2012Global and Regional MarketsSeptember/OctoberThe Offshore Frontier

Drill pipe riser system qualified for African deepwater project

Enhanced deployment control, extended-depth capability among key drivers for DPRIS selection; 20 runs have been performed offshore Nigeria since 2010

By Christophe Rohart, Henri Williams, Yannick Mfoulou, VAM Drilling

The Cameron/TOTAL Usan project team took one of the first high-pressure drill pipe riser for intervention systems (DPRIS) to the African deepwater market in 2009.

Since July 2010, the string has been used offshore Nigeria. A total of 20 runs have been performed with this DPRIS for the installation of four trees. These trees have had no cleaning issues and no rust debris impacting operations.

Proper operating procedures have allowed for safe and efficient subsea DPRIS runs to date and provide confidence in future runs (38 more trees are planned).

The pipe delivered as part of this project are drill pipe risers with a proprietary double shoulder connection and featuring a gas-tight metal-to-metal seal on the inner shoulder.

The standard offer for high-pressure drill pipe riser (DPR) is 6 5/8 in., 0.5 in. wt and X-95 grade. VAM Drilling suggested a change to a thick wall for corrosion allowance and higher grade for tensile strength, 6 5/8 in., 0.625 in. wt and G-105 grade.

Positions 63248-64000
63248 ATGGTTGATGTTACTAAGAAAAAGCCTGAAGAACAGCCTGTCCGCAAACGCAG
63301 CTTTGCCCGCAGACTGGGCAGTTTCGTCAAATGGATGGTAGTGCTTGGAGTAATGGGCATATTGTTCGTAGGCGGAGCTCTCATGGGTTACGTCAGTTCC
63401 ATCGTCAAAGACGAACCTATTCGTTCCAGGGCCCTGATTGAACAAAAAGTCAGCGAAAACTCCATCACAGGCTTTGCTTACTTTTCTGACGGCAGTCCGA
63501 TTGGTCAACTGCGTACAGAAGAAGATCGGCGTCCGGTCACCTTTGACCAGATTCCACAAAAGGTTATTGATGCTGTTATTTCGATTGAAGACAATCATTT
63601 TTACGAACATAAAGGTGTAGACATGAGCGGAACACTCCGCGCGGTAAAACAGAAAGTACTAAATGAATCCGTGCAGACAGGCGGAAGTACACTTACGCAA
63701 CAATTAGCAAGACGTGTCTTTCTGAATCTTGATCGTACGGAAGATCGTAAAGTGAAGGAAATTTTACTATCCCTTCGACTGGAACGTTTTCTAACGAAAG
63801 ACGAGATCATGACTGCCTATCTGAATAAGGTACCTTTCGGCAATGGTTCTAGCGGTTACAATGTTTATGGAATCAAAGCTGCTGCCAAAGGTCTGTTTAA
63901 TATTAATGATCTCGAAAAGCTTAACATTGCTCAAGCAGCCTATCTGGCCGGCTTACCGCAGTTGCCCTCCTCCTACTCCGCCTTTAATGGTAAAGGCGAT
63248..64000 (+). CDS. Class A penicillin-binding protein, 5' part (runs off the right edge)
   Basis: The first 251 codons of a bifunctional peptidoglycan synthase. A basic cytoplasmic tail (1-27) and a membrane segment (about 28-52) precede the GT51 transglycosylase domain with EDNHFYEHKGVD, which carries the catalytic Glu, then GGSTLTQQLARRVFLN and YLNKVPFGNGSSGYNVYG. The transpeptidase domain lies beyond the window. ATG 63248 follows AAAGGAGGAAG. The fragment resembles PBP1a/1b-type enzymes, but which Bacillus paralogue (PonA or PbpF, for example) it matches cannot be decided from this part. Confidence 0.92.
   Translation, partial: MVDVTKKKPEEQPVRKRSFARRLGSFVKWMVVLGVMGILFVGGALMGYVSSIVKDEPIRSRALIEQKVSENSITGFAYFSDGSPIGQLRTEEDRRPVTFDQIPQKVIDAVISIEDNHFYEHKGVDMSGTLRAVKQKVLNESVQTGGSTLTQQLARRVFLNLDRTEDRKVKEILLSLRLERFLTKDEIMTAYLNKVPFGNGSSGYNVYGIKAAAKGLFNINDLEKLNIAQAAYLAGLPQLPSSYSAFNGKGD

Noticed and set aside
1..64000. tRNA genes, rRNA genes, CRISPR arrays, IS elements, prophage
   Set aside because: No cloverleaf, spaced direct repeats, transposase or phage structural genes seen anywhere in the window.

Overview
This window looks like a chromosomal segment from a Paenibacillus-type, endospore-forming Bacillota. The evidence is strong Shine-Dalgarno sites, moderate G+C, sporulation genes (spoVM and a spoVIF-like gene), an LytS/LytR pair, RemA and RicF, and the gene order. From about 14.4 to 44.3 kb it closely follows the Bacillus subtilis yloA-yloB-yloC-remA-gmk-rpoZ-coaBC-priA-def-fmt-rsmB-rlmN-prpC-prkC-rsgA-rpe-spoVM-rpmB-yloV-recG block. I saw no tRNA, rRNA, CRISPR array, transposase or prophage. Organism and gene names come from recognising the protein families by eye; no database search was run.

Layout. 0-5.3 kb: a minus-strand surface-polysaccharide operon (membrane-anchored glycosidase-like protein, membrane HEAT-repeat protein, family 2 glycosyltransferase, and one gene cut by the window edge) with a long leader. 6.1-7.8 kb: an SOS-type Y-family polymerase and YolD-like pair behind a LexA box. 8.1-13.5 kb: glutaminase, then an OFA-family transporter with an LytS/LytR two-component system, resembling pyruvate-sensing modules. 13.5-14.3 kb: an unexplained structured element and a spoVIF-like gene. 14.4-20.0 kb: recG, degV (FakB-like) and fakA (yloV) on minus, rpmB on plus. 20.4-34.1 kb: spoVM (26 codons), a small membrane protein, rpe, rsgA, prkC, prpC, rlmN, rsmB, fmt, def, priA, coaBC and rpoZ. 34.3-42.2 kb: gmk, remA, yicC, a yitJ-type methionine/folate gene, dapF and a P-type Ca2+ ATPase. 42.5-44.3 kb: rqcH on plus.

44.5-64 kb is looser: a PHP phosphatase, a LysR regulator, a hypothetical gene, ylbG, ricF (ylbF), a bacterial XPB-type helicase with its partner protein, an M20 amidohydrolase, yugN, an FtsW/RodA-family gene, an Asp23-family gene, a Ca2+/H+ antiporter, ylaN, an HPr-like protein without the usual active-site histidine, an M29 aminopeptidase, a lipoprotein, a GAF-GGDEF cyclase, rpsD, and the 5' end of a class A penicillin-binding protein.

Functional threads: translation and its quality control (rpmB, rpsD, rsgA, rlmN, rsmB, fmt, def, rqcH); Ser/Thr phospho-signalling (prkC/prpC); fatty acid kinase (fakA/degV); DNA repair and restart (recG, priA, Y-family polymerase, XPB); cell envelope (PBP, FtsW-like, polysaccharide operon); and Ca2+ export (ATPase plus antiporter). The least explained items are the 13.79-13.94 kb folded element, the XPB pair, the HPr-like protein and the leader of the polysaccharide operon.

The qualification program covered all remaining requirements for full compliance with ISO-13628-7.

The DPRIS system delivered in West Africa is a cost-efficient solution for subsea operations, workover applications and well intervention.

Figure 1 shows drill pipe riser specifications for the West Africa Usan project. Better deployment control and extended depth capability were among the project drivers.

Project context

The Usan field lies offshore Nigeria in Block OML 138, approximately 100 km south of the Nigerian coastline. Water depth ranges from 660 meters to 820 meters. Field owners include operator EPNL-TOTAL and its partners Chevron, ESSO and EPNL-Nexen.